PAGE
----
Tech rally fizzles out

International concerns cut short a Nasdaq rally as techs and blue chips alike close lower.

Rumors that Brazil plans to devalue its currency pushed both the Dow Jones Industrial Average and the Nasdaq Composite Index lower today, stalling a strong morning rally.

The Dow rose over 100 points this morning before falling into negative territory, eventually shed 66.17 points or 0.78 percent to close at 8,366.04.

"What happened today is because of worries about what is going to come out of Brazil since Brazil [ President Henrique ] Cardoso will be make a speech about what fiscal measures the country will take," said Arun Kumar, senior U.S. equities strategist at Lehman Brothers.

"That is the only thing I can think of to make the market react the way it reacted today." The country's central bank denied the claims.

Still, the development in Brazil may only be a bump in the market's road, and should not stall the U.S. economic recovery, analysts agreed.

"My feeling about the market is 'up, up and away,'" said Norma Yaeger, president of Yaeger Capital Markets. "Technology stocks are really pulling this market higher--the Nasdaq is the place to be, isn't it."

Indeed, the Nasdaq index has surged over the past several days, fueled by stronger-than-expected earnings reports--despite the global economic instability. Most bellwether technology and Internet stocks, including Intel, Microsoft, and Yahoo, have easily surpassed Wall Street's expectations, giving the market a greater sense of optimism.

The technology-heavy Nasdaq index today lost 7.31 points, just nearly half a percent to close at 1,717.67.

"There was an over-anticipation of how bad the earnings were going to be," said Lawrence Silver, an analyst at the investment banking firm of Raymond James. "Maybe there wasn't as much of an impact internationally yet on these companies."

Silver pointed out that most technology companies were well-diversified overseas--not just focused on Asia or Russia, two of the regions hardest hit by the recent economic turmoil. "These areas are a smaller part of these companies total international dependence," he added.

Analysts also agreed that the global economic environment is likely to change, as stronger measures are taken to nurse damaged economies back to health.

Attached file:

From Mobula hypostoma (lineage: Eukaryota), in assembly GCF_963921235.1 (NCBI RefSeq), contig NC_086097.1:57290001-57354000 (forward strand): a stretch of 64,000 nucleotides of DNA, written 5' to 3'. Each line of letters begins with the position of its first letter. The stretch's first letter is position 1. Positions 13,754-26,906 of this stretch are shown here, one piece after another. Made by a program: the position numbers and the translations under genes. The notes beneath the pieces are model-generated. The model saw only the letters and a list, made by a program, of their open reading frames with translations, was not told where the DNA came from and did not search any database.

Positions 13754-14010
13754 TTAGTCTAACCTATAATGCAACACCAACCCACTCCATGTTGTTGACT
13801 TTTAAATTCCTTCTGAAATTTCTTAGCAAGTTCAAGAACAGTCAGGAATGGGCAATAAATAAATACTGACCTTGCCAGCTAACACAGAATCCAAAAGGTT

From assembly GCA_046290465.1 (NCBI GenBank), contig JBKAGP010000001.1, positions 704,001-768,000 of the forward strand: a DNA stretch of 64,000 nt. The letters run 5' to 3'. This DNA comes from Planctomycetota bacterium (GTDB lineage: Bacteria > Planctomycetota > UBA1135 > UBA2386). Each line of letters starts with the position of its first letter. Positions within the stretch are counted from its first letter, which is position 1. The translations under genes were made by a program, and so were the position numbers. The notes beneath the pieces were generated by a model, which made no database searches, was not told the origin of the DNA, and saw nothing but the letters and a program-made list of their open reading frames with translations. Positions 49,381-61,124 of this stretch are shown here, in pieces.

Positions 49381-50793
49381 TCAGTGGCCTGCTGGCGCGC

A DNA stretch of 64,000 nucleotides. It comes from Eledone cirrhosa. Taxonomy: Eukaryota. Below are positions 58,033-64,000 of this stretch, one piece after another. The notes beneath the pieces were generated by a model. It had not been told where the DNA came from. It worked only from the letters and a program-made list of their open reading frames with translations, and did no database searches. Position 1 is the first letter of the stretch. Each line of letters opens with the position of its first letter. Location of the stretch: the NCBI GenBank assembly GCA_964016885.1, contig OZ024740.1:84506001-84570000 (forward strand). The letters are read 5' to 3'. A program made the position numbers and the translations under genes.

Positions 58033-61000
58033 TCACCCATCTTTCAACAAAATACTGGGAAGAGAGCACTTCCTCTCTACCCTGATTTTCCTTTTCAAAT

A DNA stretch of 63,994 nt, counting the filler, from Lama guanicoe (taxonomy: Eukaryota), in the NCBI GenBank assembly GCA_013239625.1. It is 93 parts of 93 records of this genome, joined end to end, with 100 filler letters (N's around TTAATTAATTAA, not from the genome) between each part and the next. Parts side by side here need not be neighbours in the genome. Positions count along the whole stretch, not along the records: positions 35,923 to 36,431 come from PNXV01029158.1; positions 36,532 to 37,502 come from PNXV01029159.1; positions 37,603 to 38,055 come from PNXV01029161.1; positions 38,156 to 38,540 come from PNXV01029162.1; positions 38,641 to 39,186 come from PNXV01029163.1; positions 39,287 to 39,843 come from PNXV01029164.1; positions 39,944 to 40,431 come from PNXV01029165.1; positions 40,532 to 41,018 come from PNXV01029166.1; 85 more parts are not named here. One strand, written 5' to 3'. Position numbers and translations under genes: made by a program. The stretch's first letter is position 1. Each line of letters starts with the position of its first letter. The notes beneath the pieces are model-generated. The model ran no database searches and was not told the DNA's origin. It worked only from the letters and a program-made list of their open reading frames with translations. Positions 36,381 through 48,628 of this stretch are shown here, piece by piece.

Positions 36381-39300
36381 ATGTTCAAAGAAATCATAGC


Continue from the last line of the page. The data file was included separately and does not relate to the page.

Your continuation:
"I think that Japan has taken some very positive steps to fix its house," said Yaeger. "And if the Japanese market starts to recover, we can overcome the fear that we would not be able to sell as many computers abroad."

Interest rate cuts over the past month by the U.S. Federal Reserve, as well as cuts in Italy and Spain, are seen to bring a sense of confidence back to investors.

"There are some signs internationally of solving some of the economic crisis and the time to invest in the market is not after the problems have been solved," said Silver. "You have to buy before they are solved, when you can get some good buys."

Some analysts still speculate that the Dow will hit 10,000 in 1999.

"If we can keep rates down, we will have an expansion of the economy that could help the Dow reach 10,000 next year," said Yaeger. "When a company can borrow at lower rates, you allow them to expand at a lower cost, and they can be more competitive in foreign markets."

Silver added that at a Securities Industy meeting last month, most analysts predicted the market would recoup most of its losses incurred during this latest market slump by the end of 1998.

"The question really is how quickly can we make up the most of those losses and move forward," he said.

Nonetheless, analysts say the market may continue its volatility as investors cash out their positions to prevent further losses--before the next big dip.

"Many money managers were caught with their pants down because they were fully invested when the Dow fell 500 points," said Yaeger. "You are going to see some selling to get cash so that if the market pulls back, they will have cash to invest."

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